If the probability of current flowing in circuit is known, how can I know the probability that a certain bulb will work?

Here the schema is very important:

The probability that a bulb will work is 0,5. The probability that the current will flow in circuit is 0,3984375. What is the probability that the bulb C will work. It is clear from the schema, that in order for current to flow $$e$$ or $$f$$ or $$(a \lor b) \land c \land d$$ must work. So if it is known that current flows it is $$1/3$$ chance that the $$(a \lor b) \land c \land d$$ works. But I don't know where to go from here.

$$p(w)=\frac{51}{128}$$ where $$w$$ is the event "the current flows" in the given circuit.
By using the same approach, if $$c$$ works then $$p((a\lor b)\land c\land d)=\left(1-\left(\frac{1}{2}\right)^2\right)\cdot 1\cdot \frac{1}{2}=\frac{3}{8},$$ and therefore $$p(w|c)=\frac{1}{2}\cdot\left(1-\left(1-\frac{3}{8}\right)\cdot \left(1-\frac{1}{2}\right)\cdot \left(1-\frac{1}{2}\right)\right)=\frac{1}{2}\cdot\left(1-\frac{5}{32}\right)=\frac{27}{64}.$$ Hence, it follows that $$p(c|w)=\frac{p(c)\cdot p(w|c)}{p(w)}=\frac{\frac{1}{2}\cdot \frac{27}{64}}{\frac{51}{128}}=\frac{27}{51}\approx0.529$$ which is a bit greater then $$p(c)=0.5$$.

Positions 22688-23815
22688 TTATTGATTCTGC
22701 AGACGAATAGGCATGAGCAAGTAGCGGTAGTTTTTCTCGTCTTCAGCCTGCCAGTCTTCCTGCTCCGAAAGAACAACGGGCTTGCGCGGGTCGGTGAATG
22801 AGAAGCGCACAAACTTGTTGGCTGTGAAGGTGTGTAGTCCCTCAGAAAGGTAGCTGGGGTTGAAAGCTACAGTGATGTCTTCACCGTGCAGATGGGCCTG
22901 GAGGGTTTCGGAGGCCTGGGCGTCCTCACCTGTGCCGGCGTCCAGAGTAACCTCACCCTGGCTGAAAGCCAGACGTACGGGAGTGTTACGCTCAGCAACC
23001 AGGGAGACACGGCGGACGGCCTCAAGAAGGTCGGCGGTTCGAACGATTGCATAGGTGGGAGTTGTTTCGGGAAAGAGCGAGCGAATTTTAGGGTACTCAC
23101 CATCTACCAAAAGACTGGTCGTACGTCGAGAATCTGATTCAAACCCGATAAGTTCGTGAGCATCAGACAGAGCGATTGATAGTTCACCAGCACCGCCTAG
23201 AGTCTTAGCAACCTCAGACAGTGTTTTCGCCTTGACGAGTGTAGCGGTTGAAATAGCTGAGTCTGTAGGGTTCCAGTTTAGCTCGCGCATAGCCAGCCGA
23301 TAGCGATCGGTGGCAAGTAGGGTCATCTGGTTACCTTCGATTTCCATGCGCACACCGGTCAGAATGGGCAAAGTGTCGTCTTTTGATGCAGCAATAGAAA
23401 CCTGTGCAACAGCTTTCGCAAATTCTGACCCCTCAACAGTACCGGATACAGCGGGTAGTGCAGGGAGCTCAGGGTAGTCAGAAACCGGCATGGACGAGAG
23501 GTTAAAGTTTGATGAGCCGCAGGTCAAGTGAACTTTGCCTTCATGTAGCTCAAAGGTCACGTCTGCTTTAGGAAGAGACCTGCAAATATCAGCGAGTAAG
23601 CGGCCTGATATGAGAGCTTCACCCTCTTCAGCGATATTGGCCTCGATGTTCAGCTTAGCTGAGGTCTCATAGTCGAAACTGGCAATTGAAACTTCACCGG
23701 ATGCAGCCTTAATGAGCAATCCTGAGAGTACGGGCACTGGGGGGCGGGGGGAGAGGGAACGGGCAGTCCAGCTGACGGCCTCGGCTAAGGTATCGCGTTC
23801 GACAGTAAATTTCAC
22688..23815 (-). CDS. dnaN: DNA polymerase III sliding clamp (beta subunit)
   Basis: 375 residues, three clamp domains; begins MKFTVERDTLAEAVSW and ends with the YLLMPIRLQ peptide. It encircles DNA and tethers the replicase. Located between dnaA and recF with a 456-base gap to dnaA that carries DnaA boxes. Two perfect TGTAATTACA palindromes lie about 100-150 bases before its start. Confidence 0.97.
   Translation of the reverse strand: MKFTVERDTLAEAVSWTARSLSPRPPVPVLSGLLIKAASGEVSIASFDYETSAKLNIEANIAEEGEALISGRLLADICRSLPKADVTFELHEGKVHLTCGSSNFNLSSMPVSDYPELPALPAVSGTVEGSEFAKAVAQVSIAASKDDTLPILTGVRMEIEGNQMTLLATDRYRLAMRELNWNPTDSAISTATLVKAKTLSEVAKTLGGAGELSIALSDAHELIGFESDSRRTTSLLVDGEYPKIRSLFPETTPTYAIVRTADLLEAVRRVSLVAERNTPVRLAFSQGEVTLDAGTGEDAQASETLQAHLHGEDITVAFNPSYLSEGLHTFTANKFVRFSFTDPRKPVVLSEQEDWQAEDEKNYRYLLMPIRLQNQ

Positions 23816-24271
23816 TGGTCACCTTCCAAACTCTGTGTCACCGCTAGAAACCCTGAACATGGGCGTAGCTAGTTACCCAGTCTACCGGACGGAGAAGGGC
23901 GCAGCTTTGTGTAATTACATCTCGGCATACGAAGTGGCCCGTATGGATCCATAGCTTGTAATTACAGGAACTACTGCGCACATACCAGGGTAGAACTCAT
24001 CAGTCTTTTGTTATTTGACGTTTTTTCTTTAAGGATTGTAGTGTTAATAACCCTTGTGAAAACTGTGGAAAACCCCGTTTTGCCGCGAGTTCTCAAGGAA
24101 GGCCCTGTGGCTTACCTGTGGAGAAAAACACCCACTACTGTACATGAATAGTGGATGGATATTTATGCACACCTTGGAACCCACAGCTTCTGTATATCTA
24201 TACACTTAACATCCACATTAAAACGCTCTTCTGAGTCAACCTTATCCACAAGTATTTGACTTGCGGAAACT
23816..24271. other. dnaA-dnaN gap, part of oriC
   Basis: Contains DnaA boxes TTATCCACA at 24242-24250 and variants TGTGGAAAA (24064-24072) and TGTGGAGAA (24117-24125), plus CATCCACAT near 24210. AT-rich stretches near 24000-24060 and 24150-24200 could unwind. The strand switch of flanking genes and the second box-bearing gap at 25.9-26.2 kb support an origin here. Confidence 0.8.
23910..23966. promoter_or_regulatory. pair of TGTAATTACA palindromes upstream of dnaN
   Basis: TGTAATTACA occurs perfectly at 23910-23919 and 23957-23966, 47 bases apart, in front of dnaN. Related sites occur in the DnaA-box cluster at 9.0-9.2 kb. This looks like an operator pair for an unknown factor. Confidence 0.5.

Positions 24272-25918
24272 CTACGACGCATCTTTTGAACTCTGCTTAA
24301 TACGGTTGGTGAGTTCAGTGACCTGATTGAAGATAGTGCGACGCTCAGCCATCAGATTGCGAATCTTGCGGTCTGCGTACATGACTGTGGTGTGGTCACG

• So as I understand the only thing you do when calculating the probability $p(w|c)$ is putting value $1$ instead of $\frac{1}{2}$ in place of the $c$? I don't understand fully the second formula. I don't understand why $p(w)$ is in denominator. Why do we multiply $p(c)\cdot p(w|c)$? I know that you are using Bayes formula in order to get the probability of an elementary event if a probability of a complex event is known. But I don't get the logic behind it. – user Oct 12 '19 at 20:37
• @user Yes, given that bulb $c$ works, I computed the probability that current flows. Then I used the definition of conditional probability $p(w)p(c|w)=p(c)p(w|c)=p(w\land c)$. See en.wikipedia.org It seems that my approach is not very convincing... – Robert Z Oct 12 '19 at 21:21